Beginning to know the medium and its message
Gordon’s McLuhan for Beginners is an admirable effort at sketching out the basics in pithy bursts of text and illustrations. If Gordon’s medium defines his message, then his lesson is that most people think in increments and pictures, and would rather read Hamlet in CliffsNotes than Shakespeare. McLuhan might have approved. He understood that education is effective when entertaining, and that the best entertainment is educational.
In the era when television reshaped the way people thought about the world, interest in McLuhan focused on his interpretation of electronic media. But his work was underpinned by something larger—nothing less than an effort to reach for an understanding of the reality that will always be beyond our grasp. “The meaning of meaning is relationship,” McLuhan wrote. Meaning: “Nothing has its meaning alone.” Context is key, and McLuhan might worry that the Internet information tsunami has swamped context. Meaning: many folks will be hard pressed to know what any of this information really means.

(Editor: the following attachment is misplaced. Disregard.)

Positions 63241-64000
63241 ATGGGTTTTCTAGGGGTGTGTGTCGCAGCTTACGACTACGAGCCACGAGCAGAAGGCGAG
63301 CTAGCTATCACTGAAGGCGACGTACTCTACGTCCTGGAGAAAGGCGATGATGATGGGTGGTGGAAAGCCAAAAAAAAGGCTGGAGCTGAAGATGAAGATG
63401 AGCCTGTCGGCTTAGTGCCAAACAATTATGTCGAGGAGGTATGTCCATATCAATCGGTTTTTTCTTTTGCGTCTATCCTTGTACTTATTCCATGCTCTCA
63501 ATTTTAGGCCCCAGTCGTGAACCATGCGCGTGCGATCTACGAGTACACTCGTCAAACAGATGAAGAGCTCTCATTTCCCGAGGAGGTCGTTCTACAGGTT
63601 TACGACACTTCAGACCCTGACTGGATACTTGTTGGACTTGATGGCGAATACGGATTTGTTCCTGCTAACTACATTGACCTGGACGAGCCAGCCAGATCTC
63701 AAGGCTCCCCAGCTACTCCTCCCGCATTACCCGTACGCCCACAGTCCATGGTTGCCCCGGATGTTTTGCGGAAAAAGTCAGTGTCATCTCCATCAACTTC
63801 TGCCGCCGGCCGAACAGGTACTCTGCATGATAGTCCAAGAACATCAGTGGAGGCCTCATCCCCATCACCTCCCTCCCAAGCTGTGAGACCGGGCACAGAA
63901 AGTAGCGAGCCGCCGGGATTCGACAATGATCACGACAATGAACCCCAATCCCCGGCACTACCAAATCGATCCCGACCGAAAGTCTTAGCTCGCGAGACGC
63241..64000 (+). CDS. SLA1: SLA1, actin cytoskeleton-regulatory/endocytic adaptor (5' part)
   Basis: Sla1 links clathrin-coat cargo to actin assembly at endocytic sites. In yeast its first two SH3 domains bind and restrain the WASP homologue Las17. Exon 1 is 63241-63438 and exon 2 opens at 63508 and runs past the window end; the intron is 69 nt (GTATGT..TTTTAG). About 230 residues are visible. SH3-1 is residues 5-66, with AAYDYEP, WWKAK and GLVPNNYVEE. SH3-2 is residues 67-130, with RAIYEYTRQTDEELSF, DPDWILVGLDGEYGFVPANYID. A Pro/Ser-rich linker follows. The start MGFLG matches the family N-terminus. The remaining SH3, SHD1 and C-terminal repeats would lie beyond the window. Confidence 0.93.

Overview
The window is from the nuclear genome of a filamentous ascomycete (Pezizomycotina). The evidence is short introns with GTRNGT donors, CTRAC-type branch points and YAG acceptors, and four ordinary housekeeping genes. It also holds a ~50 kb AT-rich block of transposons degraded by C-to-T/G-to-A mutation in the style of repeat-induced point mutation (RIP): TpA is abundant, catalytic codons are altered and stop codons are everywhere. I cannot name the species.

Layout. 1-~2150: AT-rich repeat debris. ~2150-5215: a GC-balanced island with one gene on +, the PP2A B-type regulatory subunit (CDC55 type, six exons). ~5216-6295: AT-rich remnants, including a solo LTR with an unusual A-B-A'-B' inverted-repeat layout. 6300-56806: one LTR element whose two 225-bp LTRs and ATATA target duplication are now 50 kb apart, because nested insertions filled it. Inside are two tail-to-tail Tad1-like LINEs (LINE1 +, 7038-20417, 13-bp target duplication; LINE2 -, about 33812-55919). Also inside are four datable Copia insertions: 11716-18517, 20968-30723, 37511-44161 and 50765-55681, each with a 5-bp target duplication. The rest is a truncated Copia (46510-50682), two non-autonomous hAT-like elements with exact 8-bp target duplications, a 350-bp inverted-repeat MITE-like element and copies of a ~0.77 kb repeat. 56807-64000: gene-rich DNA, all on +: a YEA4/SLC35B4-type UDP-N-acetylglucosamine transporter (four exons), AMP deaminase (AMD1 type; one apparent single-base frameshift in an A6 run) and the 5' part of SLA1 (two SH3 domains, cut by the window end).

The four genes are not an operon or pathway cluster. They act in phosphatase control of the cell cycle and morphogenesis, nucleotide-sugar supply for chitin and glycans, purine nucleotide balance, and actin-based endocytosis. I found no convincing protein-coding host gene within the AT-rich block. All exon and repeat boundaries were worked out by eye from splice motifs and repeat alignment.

Perhaps McLuhan’s most profound intuition was, as Gordon puts it, “to refuse to have a fixed viewpoint.” Whatever reality may be, it manifests itself multi-dimensionally. “To fully understand anything, you have to look at it from several points of view.” Meaning: McLuhan may well have argued against his own theories, and we should be willing to do the same.